It is a mistake to view free expression through the lens of your own political allegiances. My observation after more than two decades researching in the area and several years as Australia’s correspondent for Reporters Without Borders, is that governments of all political persuasions can present major threats to media freedom.

The conservative Howard government was responsible for more than 30 anti-terror laws introduced after 2001, many of which impinged on the reportage of important national security issues and cases. It also used Cabinet exemptions to freedom of information laws to deprive the media of access to important documents of legitimate public interest and refused to reform those laws for increased transparency of its processes.

The Rudd Labor government started well by revamping freedom of information laws under the stewardship of then-Special Minister of State John Faulkner. But communications minister Stephen Conroy’s determined and drawn out push for an internet filtering scheme was an early sign that here was a minister prepared to compromise free expression - and not just that of the big media companies.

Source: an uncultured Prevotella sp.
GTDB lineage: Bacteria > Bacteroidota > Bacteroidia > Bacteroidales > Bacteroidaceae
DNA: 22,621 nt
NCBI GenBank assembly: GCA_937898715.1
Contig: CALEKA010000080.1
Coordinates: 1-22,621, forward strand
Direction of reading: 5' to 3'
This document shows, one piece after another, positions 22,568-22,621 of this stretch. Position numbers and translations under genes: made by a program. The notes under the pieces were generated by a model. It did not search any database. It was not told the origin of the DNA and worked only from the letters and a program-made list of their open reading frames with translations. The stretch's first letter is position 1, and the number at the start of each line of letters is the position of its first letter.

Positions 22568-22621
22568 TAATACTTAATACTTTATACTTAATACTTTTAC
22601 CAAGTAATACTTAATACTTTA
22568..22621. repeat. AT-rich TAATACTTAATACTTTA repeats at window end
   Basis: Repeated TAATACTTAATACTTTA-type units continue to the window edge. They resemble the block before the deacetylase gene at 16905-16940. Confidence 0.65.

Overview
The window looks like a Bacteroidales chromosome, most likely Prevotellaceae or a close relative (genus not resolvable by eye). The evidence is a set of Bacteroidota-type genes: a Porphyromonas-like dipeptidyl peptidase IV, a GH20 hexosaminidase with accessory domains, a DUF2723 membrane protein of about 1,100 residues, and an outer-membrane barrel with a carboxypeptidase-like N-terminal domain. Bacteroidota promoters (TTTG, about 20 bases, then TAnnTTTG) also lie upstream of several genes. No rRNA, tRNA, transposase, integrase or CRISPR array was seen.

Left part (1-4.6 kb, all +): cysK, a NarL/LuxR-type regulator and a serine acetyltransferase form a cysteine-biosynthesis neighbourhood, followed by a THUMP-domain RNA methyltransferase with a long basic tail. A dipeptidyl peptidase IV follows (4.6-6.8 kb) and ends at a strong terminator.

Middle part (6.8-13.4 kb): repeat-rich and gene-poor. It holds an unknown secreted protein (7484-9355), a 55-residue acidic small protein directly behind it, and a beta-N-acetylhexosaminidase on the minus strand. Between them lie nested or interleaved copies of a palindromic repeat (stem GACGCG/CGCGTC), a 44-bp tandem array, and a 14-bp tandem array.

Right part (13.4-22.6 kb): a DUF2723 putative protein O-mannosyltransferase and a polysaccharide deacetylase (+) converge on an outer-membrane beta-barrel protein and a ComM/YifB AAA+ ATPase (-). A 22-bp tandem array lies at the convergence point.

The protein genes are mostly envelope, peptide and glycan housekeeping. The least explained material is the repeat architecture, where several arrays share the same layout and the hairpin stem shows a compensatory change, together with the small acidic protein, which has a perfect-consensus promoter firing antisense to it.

He pursued that proposal for four years - and I can attest to the ongoing concern of Reporters Without Borders’ internet desk and the proposal’s detrimental impact on Australia’s press freedom ranking over that period. The organisation ranked Australia as “under surveillance” on its Enemies of the Internet list in 2012 because of this proposal.

The latest reform push was sparked in a politically-charged retaliation to perceived attacks by the Murdoch press upon both Labor and the Greens against a backdrop of the News of the World saga in the UK.